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Echinomycin did not affect the safety of fracture healing: an experimental pilot study on a murine femur fracture model


Jentzsch, Thorsten; Zimmermann, Stefan M; Nicholls, Flora; Cinelli, Paolo; Simmen, Hans-Peter; Werner, Clément M L (2016). Echinomycin did not affect the safety of fracture healing: an experimental pilot study on a murine femur fracture model. Patient Safety in Surgery, 10(7):online.

Abstract

BACKGROUND: There is a need for effective drugs in the prevention and treatment of heterotopic ossifications (HO) after fractures. Echinomycin has been shown to prevent formation of HO in an animal model. However, before it may be considered as an option against HO, it needs to be studied whether it prevents fracture healing similar to non-steroidal anti-inflammatory drugs (NSAIDS). Therefore, the hypothesis was that echinomycin prevents fracture healing and callus formation.
METHODS: In an experimental murine pilot study, standard blunt femur fractures were induced and retrograde intramedullary compression fixation of the femur was performed. The treatment group (n = 8) received echinomycin (0.3 mg/kg body weight) and the control group (n = 8) did not receive echinomycin. The fractures and implant positions were verified by conventional X-rays immediately postoperatively. As the primary outcome variable, fracture healing (osseous consolidation) was evaluated by conventional X-rays and micro-computed tomography (CT) scans after ten weeks and graded as healed, partial or complete pseudarthrosis. The secondary outcome, callus formation, was graded semi-quantitatively from 0 (mostly absent) to 3 (maximum).
RESULTS: Fracture healing was present in all living cases after ten weeks concerning the treatment group. Partial pseudarthrosis was seen in two cases, one in the treatment and another one in the control group. Complete pseudarthrosis was seen in one case of the control group after an open fracture. Callus formation was similar in both groups with a mean grade of 1.5 within each group. Two cases of the treatment group died.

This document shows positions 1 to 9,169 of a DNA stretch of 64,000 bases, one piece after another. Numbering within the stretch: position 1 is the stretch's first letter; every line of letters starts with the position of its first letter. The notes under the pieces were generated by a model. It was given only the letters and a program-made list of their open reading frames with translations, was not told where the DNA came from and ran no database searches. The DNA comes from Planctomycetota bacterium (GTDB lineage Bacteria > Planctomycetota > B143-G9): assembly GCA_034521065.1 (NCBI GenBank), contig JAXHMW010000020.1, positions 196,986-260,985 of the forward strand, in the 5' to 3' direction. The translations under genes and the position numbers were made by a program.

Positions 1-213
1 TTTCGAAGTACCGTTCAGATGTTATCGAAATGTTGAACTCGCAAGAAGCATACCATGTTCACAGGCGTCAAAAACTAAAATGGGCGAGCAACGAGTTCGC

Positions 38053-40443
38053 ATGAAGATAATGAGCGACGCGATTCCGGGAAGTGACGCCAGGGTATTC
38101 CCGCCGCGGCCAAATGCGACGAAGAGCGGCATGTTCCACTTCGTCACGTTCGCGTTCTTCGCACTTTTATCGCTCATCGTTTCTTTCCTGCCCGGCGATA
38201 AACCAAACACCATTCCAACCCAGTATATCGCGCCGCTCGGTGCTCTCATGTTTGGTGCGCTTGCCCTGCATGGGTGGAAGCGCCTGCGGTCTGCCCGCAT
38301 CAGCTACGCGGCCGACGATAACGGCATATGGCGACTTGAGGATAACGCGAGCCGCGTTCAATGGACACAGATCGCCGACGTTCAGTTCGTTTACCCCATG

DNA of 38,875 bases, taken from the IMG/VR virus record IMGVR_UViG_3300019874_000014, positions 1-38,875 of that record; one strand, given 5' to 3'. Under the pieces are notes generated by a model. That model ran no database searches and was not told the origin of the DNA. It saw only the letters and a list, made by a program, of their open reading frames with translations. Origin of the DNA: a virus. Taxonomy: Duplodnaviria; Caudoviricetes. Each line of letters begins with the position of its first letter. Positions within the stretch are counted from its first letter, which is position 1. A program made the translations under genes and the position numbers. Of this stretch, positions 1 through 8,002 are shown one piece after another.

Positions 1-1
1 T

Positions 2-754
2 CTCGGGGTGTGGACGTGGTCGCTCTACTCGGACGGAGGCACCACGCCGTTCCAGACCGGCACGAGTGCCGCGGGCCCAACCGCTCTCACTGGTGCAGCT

CONCLUSION: As a novel finding, echinomycin did not inhibit fracture healing or callus formation in this in vivo murine standard femur fracture model pilot study. Further studies involving a larger number of cases, quantitative assessment with CT scans and histopathological analysis are needed before generalizing the results of this pilot study.

Abstract

BACKGROUND: There is a need for effective drugs in the prevention and treatment of heterotopic ossifications (HO) after fractures. Echinomycin has been shown to prevent formation of HO in an animal model. However, before it may be considered as an option against HO, it needs to be studied whether it prevents fracture healing similar to non-steroidal anti-inflammatory drugs (NSAIDS). Therefore, the hypothesis was that echinomycin prevents fracture healing and callus formation.
METHODS: In an experimental murine pilot study, standard blunt femur fractures were induced and retrograde intramedullary compression fixation of the femur was performed. The treatment group (n = 8) received echinomycin (0.3 mg/kg body weight) and the control group (n = 8) did not receive echinomycin. The fractures and implant positions were verified by conventional X-rays immediately postoperatively. As the primary outcome variable, fracture healing (osseous consolidation) was evaluated by conventional X-rays and micro-computed tomography (CT) scans after ten weeks and graded as healed, partial or complete pseudarthrosis. The secondary outcome, callus formation, was graded semi-quantitatively from 0 (mostly absent) to 3 (maximum).
RESULTS: Fracture healing was present in all living cases after ten weeks concerning the treatment group. Partial pseudarthrosis was seen in two cases, one in the treatment and another one in the control group. Complete pseudarthrosis was seen in one case of the control group after an open fracture. Callus formation was similar in both groups with a mean grade of 1.5 within each group. Two cases of the treatment group died.
CONCLUSION: As a novel finding, echinomycin did not inhibit fracture healing or callus formation in this in vivo murine standard femur fracture model pilot study. Further studies involving a larger number of cases, quantitative assessment with CT scans and histopathological analysis are needed before generalizing the results of this pilot study.

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Additional indexing

Item Type:Journal Article, refereed, original work
Communities & Collections:04 Faculty of Medicine > University Hospital Zurich > Clinic for Trauma Surgery
Dewey Decimal Classification:610 Medicine & health
Uncontrolled Keywords:Bone healing; Callus formation; Echinomycin; Heterotopic ossification (HO); Murine femur fracture model
Date:2016
Deposited On:14 Apr 2016 17:23
Last Modified:14 Apr 2016 17:23
Publisher:BioMed Central
ISSN:1754-9493
Free access at:Publisher DOI. An embargo period may apply.
Publisher DOI:https://doi.org/10.1186/s13037-016-0094-9
Official URL:http://pssjournal.biomedcentral.com/articles/10.1186/s13037-016-0094-9
PubMed ID:26884813

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